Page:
“I’ll show you, Alia.”
I watched as four-year-old Molly kindly demonstrated what to do with a crayon. Meanwhile, the other children in my Sunday school class stared at the visitor, baffled that someone didn’t know how to color! But Molly was right there helping Alia learn a new skill. When the coloring was done, Molly showed Alia where to put her picture and then took her hand and led her to the story mat.
I was not surprised that Molly showed such kindness to the young visitor who had, until the past month, spent her life in a refugee camp in Africa. I was not surprised that when the other kids backed off, Molly rushed up to her, gave her a hug and immediately became her friend.
I was not surprised because I had watched Molly’s parents do the same thing for Alia’s parents. Molly’s busy, executive father spent his valuable free time teaching Alia’s dad to drive a car. Molly’s mom accompanied them to needed doctor’s appointments and the grocery store.
No one told Molly to become Alia’s friend. She was mirroring what her parents had done. And, just like her parents continued to help the family, so Molly continued to be that loving friend.
Think about it.
We want our kids to possess a deep kindness that reaches out to others. We get them involved in missions’ projects that help kids in faraway countries or faraway places in our own country … or maybe even in a nearby city.
But how focused are we on reaching those with whom we come into contact in our everyday life? Would your child be the first to welcome a new kid to the neighborhood if that child was smelly and weirdly dressed? (How quickly would you welcome his parents?) Would your child offer to help the girl in his class who everyone teases because she struggles with her work? (How willing are you to help out that single mom at church, the one with the three runny-nosed kids?) Would your child be like Molly and instantly show Alia she had her back? (Would you help Alia’s parents, or would you figure contributing $10.00 to the cause covered your part of the church’s “project.”)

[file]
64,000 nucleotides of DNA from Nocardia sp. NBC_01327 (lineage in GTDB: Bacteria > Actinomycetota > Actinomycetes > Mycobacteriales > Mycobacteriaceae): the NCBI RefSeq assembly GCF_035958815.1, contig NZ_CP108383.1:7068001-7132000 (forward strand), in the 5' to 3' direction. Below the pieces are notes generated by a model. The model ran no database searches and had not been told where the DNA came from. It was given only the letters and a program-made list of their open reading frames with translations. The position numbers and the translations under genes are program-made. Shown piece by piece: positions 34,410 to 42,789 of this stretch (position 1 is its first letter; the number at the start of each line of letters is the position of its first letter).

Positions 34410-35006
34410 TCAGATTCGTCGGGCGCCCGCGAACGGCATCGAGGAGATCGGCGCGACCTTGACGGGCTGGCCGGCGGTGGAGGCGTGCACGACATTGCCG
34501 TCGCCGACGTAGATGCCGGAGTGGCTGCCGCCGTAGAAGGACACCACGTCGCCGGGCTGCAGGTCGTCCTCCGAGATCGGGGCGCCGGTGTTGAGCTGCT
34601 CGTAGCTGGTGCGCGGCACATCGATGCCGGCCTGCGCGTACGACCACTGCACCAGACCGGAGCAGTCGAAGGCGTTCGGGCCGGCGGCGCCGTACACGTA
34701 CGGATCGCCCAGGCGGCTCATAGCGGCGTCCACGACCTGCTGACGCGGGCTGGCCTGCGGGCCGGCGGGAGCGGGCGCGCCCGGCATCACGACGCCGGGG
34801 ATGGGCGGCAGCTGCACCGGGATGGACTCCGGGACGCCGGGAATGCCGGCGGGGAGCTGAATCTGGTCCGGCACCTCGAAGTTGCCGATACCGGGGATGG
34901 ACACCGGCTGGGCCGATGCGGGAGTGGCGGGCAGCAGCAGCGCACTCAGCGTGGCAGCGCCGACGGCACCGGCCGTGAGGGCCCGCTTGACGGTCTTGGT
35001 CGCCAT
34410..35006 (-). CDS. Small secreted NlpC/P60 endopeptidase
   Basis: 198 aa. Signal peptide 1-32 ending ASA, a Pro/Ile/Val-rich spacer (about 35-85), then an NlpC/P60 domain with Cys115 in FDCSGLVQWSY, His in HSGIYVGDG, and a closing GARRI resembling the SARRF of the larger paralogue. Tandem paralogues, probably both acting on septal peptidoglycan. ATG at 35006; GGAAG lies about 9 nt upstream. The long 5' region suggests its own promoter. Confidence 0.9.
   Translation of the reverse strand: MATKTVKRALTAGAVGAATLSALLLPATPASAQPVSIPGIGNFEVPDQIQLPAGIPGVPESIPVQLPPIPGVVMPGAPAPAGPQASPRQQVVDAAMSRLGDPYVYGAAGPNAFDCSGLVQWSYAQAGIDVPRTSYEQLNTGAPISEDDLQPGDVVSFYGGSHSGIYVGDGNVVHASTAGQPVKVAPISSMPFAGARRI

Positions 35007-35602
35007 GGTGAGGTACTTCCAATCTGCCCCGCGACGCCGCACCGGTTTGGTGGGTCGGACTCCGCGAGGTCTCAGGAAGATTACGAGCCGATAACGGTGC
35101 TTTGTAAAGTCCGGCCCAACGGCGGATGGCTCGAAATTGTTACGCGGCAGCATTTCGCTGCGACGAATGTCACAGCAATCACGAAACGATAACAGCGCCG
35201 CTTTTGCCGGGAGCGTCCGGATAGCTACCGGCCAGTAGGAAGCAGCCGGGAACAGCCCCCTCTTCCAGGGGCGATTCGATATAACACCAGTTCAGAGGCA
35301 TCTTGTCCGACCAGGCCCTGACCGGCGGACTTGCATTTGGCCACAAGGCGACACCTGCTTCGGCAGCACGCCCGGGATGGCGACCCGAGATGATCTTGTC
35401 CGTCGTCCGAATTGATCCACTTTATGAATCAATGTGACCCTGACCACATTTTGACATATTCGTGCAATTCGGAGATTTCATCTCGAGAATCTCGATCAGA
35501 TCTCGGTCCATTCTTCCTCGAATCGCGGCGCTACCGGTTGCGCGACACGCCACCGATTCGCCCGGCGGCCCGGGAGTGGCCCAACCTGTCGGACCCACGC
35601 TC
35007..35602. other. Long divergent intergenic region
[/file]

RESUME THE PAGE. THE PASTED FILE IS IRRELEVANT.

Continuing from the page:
God’s Word plainly tells us, We who are strong ought to bear with the failings of the weak and not to please ourselves (Romans 15:1). And we’re fine with that verse as long as we’re helping people who live overseas (whom we will never see) and as long as reaching out to people doesn’t take any real effort.
In Matthew 5:16 we read: In the same way, let your light shine before others, that they may see your good deeds and glorify your Father in heaven. We often use that verse in the context of letting non-Christians out “there” see the way we live … but let’s take it closer to home: How do our kids perceive our actions?
Are we to teach our kids to reach out to those who live in developing countries? Are we to care about kids living in homeless shelters? Are we to send money to missionaries sharing the gospel in villages that have had little contact with Christianity? Of course we are. All these things are our responsibility.
Are we showing our kids that sometimes it takes effort to help the unlovable, the struggling, the hungry, the stranger …
Right here and right now?
We need to let our light shine so that not only others, but our own kids can see our good deeds and glorify our Father in heaven.